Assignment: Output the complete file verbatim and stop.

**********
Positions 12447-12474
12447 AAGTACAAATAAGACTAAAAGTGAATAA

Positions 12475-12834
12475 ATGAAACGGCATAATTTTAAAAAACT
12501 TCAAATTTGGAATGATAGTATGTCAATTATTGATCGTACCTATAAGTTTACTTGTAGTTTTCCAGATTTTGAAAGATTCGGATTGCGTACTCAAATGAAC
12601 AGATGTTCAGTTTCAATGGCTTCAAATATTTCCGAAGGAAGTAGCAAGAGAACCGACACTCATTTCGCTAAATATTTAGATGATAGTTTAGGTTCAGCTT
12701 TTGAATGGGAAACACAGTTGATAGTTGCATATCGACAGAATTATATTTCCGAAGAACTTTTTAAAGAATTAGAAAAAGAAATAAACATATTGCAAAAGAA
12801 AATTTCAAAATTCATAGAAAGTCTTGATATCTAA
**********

Positions 12447-12474
12447 AAGTACAAATAAGACTAAAAGTGAATAA

Positions 12475-12834
12475 ATGAAACGGCATAATTTTAAAAAACT
12501 TCAAATTTGGAATGATAGTATGTCAATTATTGATCGTACCTATAAGTTTACTTGTAGTTTTCCAGATTTTGAAAGATTCGGATTGCGTACTCAAATGAAC
12601 AGATGTTCAGTTTCAATGGCTTCAAATATTTCCGAAGGAAGTAGCAAGAGAACCGACACTCATTTCGCTAAATATTTAGATGATAGTTTAGGTTCAGCTT
12701 TTGAATGGGAAACACAGTTGATAGTTGCATATCGACAGAATTATATTTCCGAAGAACTTTTTAAAGAATTAGAAAAAGAAATAAACATATTGCAAAAGAA
12801 AATTTCAAAATTCATAGAAAGTCTTGATATCTAA